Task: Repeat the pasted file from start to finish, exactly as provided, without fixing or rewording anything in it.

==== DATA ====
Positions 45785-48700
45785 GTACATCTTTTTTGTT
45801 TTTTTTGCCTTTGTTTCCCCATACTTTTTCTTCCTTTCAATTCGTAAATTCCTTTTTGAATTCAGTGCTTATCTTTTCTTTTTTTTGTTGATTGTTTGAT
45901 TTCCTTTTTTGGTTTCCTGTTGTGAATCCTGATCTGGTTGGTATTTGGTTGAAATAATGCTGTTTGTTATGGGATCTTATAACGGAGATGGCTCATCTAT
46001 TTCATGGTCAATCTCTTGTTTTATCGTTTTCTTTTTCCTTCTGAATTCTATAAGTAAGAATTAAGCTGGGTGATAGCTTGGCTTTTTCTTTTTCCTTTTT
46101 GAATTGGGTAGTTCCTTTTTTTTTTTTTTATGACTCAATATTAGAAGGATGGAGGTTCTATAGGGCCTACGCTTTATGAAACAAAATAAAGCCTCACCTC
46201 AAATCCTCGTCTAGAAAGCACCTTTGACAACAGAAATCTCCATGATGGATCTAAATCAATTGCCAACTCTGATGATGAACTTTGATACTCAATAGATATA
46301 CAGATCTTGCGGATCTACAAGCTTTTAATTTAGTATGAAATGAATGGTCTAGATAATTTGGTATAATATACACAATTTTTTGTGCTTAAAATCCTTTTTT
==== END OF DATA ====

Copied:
Positions 45785-48700
45785 GTACATCTTTTTTGTT
45801 TTTTTTGCCTTTGTTTCCCCATACTTTTTCTTCCTTTCAATTCGTAAATTCCTTTTTGAATTCAGTGCTTATCTTTTCTTTTTTTTGTTGATTGTTTGAT
45901 TTCCTTTTTTGGTTTCCTGTTGTGAATCCTGATCTGGTTGGTATTTGGTTGAAATAATGCTGTTTGTTATGGGATCTTATAACGGAGATGGCTCATCTAT
46001 TTCATGGTCAATCTCTTGTTTTATCGTTTTCTTTTTCCTTCTGAATTCTATAAGTAAGAATTAAGCTGGGTGATAGCTTGGCTTTTTCTTTTTCCTTTTT
46101 GAATTGGGTAGTTCCTTTTTTTTTTTTTTATGACTCAATATTAGAAGGATGGAGGTTCTATAGGGCCTACGCTTTATGAAACAAAATAAAGCCTCACCTC
46201 AAATCCTCGTCTAGAAAGCACCTTTGACAACAGAAATCTCCATGATGGATCTAAATCAATTGCCAACTCTGATGATGAACTTTGATACTCAATAGATATA
46301 CAGATCTTGCGGATCTACAAGCTTTTAATTTAGTATGAAATGAATGGTCTAGATAATTTGGTATAATATACACAATTTTTTGTGCTTAAAATCCTTTTTT